Arts

Movie Interviews
7:00 am
Sun January 25, 2015

At Its Core, Warped Family Drama 'Mommy' Is 'A Story Of Love'

Antoine-Olivier Pilon plays 15-year-old Steve in Xavier Dolan's Mommy.
Shayne Laverdière Roadside Attractions

Originally published on Sun January 25, 2015 8:59 am

French-Canadian filmmaker Xavier Dolan's new film, Mommy, won the Jury Prize at last year's Cannes Film Festival — an achievement for any director, let alone one who's just 25 years old.

The "mommy" in the movie is the fast-talking, hard-drinking widow Diane, or "Die" for short. She's trying to get back on her feet when her teenage son, Steve, is kicked out of yet another psychiatric institution. He moves back home, leaving both Die and the audience on edge, waiting for his next uncontrollable — and usually violent — emotional eruption.

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Time Machine
6:03 am
Sun January 25, 2015

For A Taste Of Grimdark, Visit The 'Land Fit For Heroes'

Originally published on Mon January 26, 2015 2:01 pm

"Well, irony really does better unelaborated, but if you insist."

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Book News & Features
6:03 am
Sun January 25, 2015

In Winter, Keeping Warm With Beloved Books

iStockphoto

Originally published on Mon January 26, 2015 8:36 am

For many of us, winter is a time for turning inward, for quelling fears, for resolving to stay warm and alive, or just for remembering that there is so much ahead to wonder over. And though at times it can just feel bleak and bloody awful, the season can be an invitation of sorts, a call to take heart.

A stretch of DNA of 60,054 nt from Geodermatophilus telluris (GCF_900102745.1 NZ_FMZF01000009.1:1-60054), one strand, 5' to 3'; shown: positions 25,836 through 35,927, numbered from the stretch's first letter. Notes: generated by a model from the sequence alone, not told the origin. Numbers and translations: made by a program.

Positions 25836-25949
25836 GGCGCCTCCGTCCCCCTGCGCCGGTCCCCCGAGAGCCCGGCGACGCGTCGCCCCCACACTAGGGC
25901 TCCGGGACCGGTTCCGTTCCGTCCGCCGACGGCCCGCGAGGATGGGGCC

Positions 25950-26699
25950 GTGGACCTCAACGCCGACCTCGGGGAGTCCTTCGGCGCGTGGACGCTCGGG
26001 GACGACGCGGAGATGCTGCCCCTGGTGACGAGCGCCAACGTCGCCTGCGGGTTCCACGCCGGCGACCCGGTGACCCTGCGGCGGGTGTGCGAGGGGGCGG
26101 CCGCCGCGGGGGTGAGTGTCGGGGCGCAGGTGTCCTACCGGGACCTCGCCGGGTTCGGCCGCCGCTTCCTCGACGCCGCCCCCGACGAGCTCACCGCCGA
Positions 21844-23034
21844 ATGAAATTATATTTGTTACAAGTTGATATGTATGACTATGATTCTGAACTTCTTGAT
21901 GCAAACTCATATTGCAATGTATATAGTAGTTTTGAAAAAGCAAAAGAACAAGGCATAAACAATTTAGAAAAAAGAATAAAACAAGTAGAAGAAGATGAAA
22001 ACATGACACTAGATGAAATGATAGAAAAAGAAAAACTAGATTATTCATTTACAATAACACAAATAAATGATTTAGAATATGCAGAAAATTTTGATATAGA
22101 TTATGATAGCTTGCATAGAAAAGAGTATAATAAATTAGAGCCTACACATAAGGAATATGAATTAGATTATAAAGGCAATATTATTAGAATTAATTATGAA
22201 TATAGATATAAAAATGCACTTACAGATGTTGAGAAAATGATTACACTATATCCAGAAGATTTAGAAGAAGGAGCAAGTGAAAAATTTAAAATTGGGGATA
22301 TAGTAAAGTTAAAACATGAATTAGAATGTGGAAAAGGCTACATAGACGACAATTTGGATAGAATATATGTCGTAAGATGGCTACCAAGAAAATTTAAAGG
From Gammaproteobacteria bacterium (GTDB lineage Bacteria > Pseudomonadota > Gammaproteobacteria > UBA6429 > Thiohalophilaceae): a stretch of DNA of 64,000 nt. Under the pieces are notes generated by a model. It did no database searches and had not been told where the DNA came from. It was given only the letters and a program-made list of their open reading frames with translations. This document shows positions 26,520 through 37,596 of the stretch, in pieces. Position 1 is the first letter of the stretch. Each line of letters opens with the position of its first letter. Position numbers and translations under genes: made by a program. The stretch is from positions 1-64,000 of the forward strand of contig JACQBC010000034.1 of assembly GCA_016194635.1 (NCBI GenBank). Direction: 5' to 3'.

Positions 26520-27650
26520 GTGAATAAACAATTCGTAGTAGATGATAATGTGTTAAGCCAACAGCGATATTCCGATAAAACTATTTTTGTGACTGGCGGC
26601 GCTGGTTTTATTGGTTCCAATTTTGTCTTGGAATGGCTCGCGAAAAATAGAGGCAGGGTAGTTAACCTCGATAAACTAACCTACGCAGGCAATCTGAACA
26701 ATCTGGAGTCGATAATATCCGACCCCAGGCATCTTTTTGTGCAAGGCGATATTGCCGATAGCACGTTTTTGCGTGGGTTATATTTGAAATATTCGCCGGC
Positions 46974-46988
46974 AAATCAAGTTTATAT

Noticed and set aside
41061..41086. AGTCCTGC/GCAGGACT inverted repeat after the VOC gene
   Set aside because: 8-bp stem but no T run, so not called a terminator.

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Poetry
5:29 am
Sun January 25, 2015

In 'Dear Father,' A Poet Disrupts The 'Cycle Of Pain'

Atria Books

Originally published on Mon January 26, 2015 8:56 am

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Around the Nation
4:20 pm
Sat January 24, 2015

By Dimming Its Lights, Museum Opens Doors For Kids With Autism

One Saturday each month, the Pacific Science Center of Seattle opens early for people with autism spectrum disorders.
John Keatley Pacific Science Center

Originally published on Mon January 26, 2015 7:18 am

On a Saturday at the Pacific Science Center in Seattle, Wash., life-size robotic dinosaurs roar. A giant video monitor shows a person sneezing as a spray of mist shoots down from the ceiling. Nearby, naked mole rats scurry blindly through a maze of tunnels.

And since it's all mud and rain outside, the place is packed with curious children and adults trying to keep up with them.

Loud noises, bright lights, crowded spaces: This is exactly the situation Mike Hiner tries to avoid with his 20-year-old son Steven, who is autistic.

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